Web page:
The face of the Budget, who gave up on New Zealand and moved to Australia, says even Labour's newly announced wellbeing policies aren't enough to lure her back.
"In the future, probably. Can I bring the sunshine and surf with me? Absolutely!"
A photo of solo mum Vicky Freeman, 41, and her daughter Ruby-Jean, 9, was emblazoned across the cover of Grant Robertson's Wellbeing Budget when it rolled off the presses this week.
But the Herald revealed yesterday that Freeman had found New Zealand too expensive - so she and her daughter had upped sticks and moved to the Gold Coast.
The revelations sparked a storm in Parliament yesterday, with National Party leader Simon Bridges accusing the Government of "spin".
Prime Minister Jacinda Ardern responded that the Budget was similar to the National caucus room.
"Regardless of the smiling faces on the front, it's what happens on the inside that really matters."
Speaking to the Herald today, Freeman said she agreed with those sentiments.
"It shouldn't be about the people on the cover moving to Australia."
She said she was amazed by the level of media interest surrounding her move across the ditch which had "all just got a bit blown up".
Freeman was pleased that Ardern sent her a personal message today in response to an online query about why the Government chose her and daughter Ruby-Jean for it's glossy Budget document.
In a reply today on Instagram, Ardern said the Budget was all about "happiness".
"Simple reason really - happiness. You both looked really happy."
Freeman replied cheekily from the Gold Coast: "We are."
It was kind of Ardern to have taken time out from her busy schedule to get in touch, Freeman said.
"I know she's a people person so I was kind of just waiting."
The actress and model admitted she had not taken much interest in the finer details of yesterday's Budget announcements.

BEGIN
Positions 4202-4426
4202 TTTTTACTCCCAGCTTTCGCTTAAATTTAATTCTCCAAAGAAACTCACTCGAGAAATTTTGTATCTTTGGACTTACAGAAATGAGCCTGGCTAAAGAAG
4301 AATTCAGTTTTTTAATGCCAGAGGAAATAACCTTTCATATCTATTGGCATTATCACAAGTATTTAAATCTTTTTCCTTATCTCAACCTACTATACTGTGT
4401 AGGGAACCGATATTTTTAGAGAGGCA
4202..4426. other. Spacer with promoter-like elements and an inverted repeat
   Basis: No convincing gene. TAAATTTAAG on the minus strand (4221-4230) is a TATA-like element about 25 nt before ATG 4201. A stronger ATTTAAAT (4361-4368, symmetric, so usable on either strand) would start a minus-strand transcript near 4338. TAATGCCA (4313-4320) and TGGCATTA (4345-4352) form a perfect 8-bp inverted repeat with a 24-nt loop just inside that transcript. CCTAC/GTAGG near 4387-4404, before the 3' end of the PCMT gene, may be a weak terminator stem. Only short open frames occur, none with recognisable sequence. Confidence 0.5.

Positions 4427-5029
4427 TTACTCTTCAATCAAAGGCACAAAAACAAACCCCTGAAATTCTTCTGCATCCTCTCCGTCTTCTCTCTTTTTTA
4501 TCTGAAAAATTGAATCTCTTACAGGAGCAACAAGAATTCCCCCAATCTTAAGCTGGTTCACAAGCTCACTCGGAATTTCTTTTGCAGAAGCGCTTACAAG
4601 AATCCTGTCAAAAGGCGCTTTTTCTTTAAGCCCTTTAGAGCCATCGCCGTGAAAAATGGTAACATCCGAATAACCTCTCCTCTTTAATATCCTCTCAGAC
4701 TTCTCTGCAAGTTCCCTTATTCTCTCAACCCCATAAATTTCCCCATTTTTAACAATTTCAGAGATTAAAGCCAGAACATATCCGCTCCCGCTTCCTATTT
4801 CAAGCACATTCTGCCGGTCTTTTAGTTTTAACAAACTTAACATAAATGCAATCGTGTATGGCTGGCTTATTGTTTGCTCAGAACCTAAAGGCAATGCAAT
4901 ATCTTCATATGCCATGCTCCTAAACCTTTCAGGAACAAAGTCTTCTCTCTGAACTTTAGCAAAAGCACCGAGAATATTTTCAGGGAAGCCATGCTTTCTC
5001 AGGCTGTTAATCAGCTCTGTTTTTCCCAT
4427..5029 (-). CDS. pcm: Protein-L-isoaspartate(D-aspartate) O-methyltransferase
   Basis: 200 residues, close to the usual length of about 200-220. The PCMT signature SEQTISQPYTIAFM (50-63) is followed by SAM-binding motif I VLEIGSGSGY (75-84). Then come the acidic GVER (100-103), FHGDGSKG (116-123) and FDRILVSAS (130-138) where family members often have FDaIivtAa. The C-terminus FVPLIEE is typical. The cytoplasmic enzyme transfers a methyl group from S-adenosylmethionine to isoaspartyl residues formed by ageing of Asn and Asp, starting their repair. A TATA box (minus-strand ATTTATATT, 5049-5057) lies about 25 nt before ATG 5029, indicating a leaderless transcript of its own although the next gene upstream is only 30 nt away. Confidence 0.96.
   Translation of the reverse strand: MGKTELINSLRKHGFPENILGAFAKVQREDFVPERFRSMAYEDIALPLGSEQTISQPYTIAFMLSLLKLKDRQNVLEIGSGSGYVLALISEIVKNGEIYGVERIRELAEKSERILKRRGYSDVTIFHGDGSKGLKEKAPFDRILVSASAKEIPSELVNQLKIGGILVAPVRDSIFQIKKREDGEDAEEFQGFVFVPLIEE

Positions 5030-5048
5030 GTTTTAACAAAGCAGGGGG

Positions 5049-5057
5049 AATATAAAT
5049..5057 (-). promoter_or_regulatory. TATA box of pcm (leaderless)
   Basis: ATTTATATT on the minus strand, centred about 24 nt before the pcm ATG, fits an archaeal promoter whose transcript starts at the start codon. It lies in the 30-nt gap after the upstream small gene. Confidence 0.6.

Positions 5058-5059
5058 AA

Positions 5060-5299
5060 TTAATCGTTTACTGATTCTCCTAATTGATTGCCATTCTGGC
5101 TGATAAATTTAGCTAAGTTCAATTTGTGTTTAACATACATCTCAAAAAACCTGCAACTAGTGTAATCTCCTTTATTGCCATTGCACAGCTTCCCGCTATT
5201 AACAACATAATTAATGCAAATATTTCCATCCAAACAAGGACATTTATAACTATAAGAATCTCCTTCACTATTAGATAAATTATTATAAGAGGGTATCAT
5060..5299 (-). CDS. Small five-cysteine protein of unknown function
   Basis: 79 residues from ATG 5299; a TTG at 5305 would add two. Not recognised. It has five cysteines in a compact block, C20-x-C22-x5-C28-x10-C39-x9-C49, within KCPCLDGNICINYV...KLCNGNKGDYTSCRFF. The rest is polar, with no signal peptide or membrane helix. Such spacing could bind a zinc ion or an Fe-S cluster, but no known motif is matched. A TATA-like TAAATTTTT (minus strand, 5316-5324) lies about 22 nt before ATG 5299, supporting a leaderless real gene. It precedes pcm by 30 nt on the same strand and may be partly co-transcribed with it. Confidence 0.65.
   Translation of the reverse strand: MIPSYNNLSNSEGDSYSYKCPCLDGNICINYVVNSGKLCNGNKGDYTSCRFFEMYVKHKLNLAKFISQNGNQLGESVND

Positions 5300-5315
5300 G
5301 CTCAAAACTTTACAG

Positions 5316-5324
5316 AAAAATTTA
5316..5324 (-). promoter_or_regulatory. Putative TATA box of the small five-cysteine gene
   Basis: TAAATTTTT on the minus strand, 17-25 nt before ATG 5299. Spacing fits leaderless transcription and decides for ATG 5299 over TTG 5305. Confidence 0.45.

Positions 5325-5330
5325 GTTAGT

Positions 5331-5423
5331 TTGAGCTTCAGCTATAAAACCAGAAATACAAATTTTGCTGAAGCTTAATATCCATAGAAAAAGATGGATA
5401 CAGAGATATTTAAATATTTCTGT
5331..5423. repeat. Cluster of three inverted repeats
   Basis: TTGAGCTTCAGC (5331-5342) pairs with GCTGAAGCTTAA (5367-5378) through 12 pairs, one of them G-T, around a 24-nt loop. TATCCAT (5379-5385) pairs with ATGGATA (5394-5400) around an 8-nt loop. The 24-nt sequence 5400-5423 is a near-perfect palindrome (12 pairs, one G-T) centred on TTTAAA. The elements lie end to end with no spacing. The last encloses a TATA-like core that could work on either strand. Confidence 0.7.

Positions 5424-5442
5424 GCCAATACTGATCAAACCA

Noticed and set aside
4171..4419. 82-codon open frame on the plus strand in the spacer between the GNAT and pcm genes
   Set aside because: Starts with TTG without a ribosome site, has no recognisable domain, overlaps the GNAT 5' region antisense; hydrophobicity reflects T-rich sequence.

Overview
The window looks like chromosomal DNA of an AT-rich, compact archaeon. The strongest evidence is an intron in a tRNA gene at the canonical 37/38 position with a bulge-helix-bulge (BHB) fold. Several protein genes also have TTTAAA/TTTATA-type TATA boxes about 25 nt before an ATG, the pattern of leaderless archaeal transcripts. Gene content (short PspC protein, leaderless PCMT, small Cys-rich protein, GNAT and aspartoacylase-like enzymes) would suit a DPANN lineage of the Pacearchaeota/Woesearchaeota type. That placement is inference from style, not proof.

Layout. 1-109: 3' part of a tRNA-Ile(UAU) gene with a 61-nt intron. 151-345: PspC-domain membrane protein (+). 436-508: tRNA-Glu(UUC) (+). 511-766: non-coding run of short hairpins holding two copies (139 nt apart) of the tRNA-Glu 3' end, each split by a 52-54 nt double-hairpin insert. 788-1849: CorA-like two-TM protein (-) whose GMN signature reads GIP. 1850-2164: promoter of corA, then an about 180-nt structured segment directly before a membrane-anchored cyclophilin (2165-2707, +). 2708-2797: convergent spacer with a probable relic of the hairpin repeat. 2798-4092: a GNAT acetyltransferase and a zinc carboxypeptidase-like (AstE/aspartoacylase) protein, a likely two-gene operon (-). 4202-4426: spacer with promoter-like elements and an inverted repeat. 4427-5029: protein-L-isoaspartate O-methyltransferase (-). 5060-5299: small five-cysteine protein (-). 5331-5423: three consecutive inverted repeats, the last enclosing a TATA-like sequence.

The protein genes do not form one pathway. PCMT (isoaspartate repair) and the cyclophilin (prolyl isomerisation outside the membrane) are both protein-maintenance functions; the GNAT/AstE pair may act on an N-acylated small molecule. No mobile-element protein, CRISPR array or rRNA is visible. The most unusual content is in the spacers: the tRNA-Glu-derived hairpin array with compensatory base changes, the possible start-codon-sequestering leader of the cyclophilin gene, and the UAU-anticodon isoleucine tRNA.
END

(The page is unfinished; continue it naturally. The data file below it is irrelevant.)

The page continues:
But she liked the focus on wellbeing and was positive about higher payments for beneficiaries and axing parental donations at many schools.
But were the changes enough to lure her back?
"In the future but not right now. I've just moved and me and my daughter are very happy.
"I love my country. I'm indigenous to the land. I belong in New Zealand. It would be nice to be able to come home and be happy and live there and not struggle."
Asked if was a wrench to leave her homeland, she said it was hard turning her back on the great work opportunities that were emerging before she left, which included Shortland Street and television advertisements.
But she had to make the best decision for her and her girl.
"I'm one of those people that strive. I want a better life for me and my daughter and want to be able to buy a house and that wasn't looking likely in Auckland, but it is looking likely here."
However Freeman wanted to stress that economic considerations were not the only reason for fleeing her birth land for the lucky country.
She had spent about a decade living there in her 20s and considered Australia and had many fond memories.
"I used to own a Kombi [van] and cruised around surfing. That was my 20s, that was my happy place."